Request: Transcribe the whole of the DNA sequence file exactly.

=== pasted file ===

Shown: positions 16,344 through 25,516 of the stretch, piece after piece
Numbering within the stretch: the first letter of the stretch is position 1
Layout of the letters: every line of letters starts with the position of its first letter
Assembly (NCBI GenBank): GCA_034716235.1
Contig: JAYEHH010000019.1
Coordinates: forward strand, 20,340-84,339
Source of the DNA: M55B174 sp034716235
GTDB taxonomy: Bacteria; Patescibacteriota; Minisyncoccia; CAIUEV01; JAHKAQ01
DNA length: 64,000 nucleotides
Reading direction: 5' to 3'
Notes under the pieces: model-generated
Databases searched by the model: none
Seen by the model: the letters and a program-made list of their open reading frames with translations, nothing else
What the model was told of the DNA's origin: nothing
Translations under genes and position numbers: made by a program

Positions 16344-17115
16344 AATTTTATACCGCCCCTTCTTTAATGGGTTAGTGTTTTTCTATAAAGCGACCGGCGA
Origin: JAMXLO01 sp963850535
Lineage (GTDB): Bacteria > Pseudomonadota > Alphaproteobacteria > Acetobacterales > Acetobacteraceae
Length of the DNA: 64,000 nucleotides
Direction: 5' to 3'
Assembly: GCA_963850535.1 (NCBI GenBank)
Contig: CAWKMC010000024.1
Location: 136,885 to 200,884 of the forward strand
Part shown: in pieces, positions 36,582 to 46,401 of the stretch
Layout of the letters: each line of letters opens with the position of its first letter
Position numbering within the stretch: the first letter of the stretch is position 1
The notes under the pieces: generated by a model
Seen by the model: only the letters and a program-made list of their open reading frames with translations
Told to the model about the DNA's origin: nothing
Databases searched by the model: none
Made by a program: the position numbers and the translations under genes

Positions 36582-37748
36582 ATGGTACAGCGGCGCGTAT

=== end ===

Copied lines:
Shown: positions 16,344 through 25,516 of the stretch, piece after piece
Numbering within the stretch: the first letter of the stretch is position 1
Layout of the letters: every line of letters starts with the position of its first letter
Assembly (NCBI GenBank): GCA_034716235.1
Contig: JAYEHH010000019.1
Coordinates: forward strand, 20,340-84,339
Source of the DNA: M55B174 sp034716235
GTDB taxonomy: Bacteria; Patescibacteriota; Minisyncoccia; CAIUEV01; JAHKAQ01
DNA length: 64,000 nucleotides
Reading direction: 5' to 3'
Notes under the pieces: model-generated
Databases searched by the model: none
Seen by the model: the letters and a program-made list of their open reading frames with translations, nothing else
What the model was told of the DNA's origin: nothing
Translations under genes and position numbers: made by a program

Positions 16344-17115
16344 AATTTTATACCGCCCCTTCTTTAATGGGTTAGTGTTTTTCTATAAAGCGACCGGCGA
Origin: JAMXLO01 sp963850535
Lineage (GTDB): Bacteria > Pseudomonadota > Alphaproteobacteria > Acetobacterales > Acetobacteraceae
Length of the DNA: 64,000 nucleotides
Direction: 5' to 3'
Assembly: GCA_963850535.1 (NCBI GenBank)
Contig: CAWKMC010000024.1
Location: 136,885 to 200,884 of the forward strand
Part shown: in pieces, positions 36,582 to 46,401 of the stretch
Layout of the letters: each line of letters opens with the position of its first letter
Position numbering within the stretch: the first letter of the stretch is position 1
The notes under the pieces: generated by a model
Seen by the model: only the letters and a program-made list of their open reading frames with translations
Told to the model about the DNA's origin: nothing
Databases searched by the model: none
Made by a program: the position numbers and the translations under genes

Positions 36582-37748
36582 ATGGTACAGCGGCGCGTAT